Today, in honor of the solstice and the amazing amount of basil we have in garden, I made some pesto. Fresh and layered in with a little bit of mint I think this is pretty much the best pesto on the block. It's vegan, fresh, and damn is it good on just about anything. Play around with the garlic as much as you like but I think two small cloves gives it all it needs.

Happy summer!

basil and mint pesto:
1 1/2 cup of fresh loosely packed basil leaves
1/2 cup of fresh loosely packed mint leaves
2 small garlic cloves or 1 large one
1/4 cup pine nuts
1/4 cup great tasting olive oil (the spanish kind from Trader Joe's is the best and really pretty cheap)

Combine fresh herbs and garlic in food processor and chop until small bits. Add pine nutes and pulse until blended. Slowly add a little olive oil at a time until smooth and more of a sauce like texture. If you like it more "saucy" use 1/2 cup olive oil.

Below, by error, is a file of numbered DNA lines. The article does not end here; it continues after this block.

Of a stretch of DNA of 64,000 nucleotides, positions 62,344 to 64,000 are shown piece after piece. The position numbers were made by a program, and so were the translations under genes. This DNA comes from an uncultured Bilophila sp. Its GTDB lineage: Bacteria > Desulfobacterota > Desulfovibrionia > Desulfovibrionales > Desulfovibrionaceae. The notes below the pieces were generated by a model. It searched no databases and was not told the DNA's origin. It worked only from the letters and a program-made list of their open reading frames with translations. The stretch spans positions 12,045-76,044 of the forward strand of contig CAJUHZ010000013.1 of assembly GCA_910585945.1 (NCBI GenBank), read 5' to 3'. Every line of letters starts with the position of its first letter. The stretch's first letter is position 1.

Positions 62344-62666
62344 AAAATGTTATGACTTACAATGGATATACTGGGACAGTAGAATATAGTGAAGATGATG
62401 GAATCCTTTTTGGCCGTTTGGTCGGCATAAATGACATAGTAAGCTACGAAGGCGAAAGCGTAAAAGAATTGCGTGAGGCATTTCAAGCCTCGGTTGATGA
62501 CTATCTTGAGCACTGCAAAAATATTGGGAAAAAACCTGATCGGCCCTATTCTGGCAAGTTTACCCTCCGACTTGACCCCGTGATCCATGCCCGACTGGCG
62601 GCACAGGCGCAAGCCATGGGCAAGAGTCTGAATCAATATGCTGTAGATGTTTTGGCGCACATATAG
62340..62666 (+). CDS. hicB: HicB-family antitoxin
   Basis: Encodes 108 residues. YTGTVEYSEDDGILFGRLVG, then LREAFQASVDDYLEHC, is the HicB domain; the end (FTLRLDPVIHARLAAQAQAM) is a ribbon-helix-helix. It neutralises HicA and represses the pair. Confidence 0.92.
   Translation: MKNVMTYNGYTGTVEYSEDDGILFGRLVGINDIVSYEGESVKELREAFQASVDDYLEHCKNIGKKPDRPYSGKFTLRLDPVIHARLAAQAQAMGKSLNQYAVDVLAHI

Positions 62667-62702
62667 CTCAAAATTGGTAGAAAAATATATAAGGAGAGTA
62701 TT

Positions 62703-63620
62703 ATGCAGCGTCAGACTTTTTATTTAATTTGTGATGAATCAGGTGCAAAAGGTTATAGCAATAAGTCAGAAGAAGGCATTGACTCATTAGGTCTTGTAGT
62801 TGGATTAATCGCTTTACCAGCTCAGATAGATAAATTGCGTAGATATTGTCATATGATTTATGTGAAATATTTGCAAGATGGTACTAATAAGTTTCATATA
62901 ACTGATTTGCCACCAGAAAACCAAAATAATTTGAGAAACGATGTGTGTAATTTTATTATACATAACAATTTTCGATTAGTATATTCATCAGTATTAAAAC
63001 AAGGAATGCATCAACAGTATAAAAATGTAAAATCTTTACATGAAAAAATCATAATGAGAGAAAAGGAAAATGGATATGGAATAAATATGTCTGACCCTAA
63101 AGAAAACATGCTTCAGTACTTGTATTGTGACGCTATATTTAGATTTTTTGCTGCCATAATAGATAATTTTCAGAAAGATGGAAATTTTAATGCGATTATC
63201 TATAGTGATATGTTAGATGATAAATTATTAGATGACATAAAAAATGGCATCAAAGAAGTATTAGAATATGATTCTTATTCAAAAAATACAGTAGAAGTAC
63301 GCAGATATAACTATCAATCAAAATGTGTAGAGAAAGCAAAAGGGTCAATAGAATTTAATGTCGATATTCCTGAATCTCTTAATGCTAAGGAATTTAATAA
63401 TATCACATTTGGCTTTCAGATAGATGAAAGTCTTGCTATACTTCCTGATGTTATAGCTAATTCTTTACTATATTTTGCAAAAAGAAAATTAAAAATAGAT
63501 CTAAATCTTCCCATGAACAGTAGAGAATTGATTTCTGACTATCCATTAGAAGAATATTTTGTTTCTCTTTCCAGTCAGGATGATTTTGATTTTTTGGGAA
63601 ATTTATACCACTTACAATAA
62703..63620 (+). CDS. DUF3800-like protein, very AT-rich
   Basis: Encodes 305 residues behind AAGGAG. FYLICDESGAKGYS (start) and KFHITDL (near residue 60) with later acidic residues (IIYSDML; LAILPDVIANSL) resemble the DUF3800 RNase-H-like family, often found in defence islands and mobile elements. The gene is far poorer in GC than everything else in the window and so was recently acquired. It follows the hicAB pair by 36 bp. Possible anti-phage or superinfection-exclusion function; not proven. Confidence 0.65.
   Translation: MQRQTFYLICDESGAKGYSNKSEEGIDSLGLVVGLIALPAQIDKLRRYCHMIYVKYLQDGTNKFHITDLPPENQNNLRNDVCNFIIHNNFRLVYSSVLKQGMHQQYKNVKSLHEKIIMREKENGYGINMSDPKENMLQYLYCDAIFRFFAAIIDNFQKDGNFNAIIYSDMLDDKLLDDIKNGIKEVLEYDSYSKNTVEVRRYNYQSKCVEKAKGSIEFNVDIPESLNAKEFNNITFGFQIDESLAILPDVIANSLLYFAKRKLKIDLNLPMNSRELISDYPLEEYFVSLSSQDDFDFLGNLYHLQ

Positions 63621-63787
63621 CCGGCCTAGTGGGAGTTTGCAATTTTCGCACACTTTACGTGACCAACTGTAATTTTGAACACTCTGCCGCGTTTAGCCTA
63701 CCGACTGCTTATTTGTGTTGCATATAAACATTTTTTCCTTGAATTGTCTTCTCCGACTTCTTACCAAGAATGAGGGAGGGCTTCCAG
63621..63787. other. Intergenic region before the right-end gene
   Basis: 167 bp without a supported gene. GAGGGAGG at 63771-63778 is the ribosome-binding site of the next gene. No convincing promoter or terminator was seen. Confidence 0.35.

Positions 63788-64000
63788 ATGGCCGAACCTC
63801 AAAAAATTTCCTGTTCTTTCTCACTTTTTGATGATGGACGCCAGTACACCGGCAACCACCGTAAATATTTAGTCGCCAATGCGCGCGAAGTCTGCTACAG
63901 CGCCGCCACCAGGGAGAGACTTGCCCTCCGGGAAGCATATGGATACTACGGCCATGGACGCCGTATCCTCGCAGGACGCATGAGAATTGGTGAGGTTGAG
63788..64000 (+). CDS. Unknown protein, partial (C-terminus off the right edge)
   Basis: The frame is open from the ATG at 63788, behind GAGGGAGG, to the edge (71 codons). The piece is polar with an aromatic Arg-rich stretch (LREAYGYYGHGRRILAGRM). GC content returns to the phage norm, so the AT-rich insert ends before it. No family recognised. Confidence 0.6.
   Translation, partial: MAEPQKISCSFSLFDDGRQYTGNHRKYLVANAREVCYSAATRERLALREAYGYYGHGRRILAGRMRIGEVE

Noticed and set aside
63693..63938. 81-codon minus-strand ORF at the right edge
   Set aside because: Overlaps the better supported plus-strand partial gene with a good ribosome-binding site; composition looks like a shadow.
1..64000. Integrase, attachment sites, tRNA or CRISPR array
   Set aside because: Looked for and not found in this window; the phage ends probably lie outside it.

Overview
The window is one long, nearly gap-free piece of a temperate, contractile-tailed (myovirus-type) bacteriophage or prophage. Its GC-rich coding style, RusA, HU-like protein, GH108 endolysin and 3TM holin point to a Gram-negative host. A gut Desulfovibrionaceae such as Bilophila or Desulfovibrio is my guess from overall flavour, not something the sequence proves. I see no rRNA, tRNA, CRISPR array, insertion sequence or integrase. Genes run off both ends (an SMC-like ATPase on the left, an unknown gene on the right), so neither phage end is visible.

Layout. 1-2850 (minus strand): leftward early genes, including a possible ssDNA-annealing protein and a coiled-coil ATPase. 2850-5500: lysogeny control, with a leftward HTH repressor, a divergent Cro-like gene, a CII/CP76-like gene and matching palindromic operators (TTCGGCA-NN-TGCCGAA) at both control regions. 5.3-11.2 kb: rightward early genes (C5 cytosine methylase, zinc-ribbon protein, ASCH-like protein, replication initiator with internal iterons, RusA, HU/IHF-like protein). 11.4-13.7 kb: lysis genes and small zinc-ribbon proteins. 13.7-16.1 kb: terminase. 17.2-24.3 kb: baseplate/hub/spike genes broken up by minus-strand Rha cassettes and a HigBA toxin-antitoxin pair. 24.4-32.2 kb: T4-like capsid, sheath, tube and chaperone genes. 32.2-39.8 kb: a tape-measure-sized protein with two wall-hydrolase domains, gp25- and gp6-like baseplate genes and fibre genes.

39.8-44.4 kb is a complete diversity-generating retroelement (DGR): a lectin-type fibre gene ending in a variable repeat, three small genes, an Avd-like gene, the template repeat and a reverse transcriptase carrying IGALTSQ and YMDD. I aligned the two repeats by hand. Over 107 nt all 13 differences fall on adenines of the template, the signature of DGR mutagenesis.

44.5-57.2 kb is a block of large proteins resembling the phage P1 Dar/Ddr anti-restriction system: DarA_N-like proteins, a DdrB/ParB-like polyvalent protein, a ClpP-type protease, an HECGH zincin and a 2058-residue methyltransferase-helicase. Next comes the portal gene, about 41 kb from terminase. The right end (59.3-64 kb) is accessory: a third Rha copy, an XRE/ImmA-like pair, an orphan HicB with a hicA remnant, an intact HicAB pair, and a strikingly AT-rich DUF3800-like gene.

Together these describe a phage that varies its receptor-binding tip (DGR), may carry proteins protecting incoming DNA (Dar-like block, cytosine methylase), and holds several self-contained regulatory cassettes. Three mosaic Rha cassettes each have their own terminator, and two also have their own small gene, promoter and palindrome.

Mix it into pasta or roasted veggies. Use as a pizza sauce or in a casserole. Tripple of recipe
and freeze for later!

Sunday, April 21, 2013

Mother knows best

When I was a young adolescent I was pretty awkward. For those of you that knew me then, you know that "awkward" is an understatement, but whatever I was (big purple glasses, loud voice, crooked teeth and all) I was me, and my mom really loved me.

That being said, I was not a kid that was excited about any sort of exercise. I joined sport teams but suffered through the long conditioning runs we had to do for practice. Slightly plump and not in shape, I was far from fit during most of my teenage years. My mom on the other hand, was running 10Ks every month and finishing at the top of her age group- and, she had (and still has) the legs to prove it.